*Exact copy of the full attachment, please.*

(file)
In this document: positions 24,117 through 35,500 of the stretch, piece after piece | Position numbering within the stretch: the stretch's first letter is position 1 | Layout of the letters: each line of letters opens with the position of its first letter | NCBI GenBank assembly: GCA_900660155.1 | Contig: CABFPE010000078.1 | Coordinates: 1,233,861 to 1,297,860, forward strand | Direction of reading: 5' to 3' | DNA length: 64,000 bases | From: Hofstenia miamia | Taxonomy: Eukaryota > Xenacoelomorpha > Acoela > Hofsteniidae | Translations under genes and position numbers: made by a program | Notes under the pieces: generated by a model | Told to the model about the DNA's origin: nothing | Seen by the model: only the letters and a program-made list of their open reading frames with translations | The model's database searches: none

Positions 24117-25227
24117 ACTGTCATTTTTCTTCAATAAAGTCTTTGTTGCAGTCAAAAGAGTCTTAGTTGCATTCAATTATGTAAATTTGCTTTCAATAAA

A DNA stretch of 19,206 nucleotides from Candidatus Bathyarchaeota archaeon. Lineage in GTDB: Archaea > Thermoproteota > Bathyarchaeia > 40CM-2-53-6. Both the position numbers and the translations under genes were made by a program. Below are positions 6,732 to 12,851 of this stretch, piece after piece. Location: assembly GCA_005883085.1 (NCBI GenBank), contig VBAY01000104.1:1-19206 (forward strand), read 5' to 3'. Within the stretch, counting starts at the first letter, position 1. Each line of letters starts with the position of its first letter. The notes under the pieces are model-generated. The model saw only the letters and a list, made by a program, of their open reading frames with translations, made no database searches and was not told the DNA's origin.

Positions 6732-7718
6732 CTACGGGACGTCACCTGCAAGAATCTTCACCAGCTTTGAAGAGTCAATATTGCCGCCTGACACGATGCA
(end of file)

In this document: positions 24,117 through 35,500 of the stretch, piece after piece | Position numbering within the stretch: the stretch's first letter is position 1 | Layout of the letters: each line of letters opens with the position of its first letter | NCBI GenBank assembly: GCA_900660155.1 | Contig: CABFPE010000078.1 | Coordinates: 1,233,861 to 1,297,860, forward strand | Direction of reading: 5' to 3' | DNA length: 64,000 bases | From: Hofstenia miamia | Taxonomy: Eukaryota > Xenacoelomorpha > Acoela > Hofsteniidae | Translations under genes and position numbers: made by a program | Notes under the pieces: generated by a model | Told to the model about the DNA's origin: nothing | Seen by the model: only the letters and a program-made list of their open reading frames with translations | The model's database searches: none

Positions 24117-25227
24117 ACTGTCATTTTTCTTCAATAAAGTCTTTGTTGCAGTCAAAAGAGTCTTAGTTGCATTCAATTATGTAAATTTGCTTTCAATAAA

A DNA stretch of 19,206 nucleotides from Candidatus Bathyarchaeota archaeon. Lineage in GTDB: Archaea > Thermoproteota > Bathyarchaeia > 40CM-2-53-6. Both the position numbers and the translations under genes were made by a program. Below are positions 6,732 to 12,851 of this stretch, piece after piece. Location: assembly GCA_005883085.1 (NCBI GenBank), contig VBAY01000104.1:1-19206 (forward strand), read 5' to 3'. Within the stretch, counting starts at the first letter, position 1. Each line of letters starts with the position of its first letter. The notes under the pieces are model-generated. The model saw only the letters and a list, made by a program, of their open reading frames with translations, made no database searches and was not told the DNA's origin.

Positions 6732-7718
6732 CTACGGGACGTCACCTGCAAGAATCTTCACCAGCTTTGAAGAGTCAATATTGCCGCCTGACACGATGCA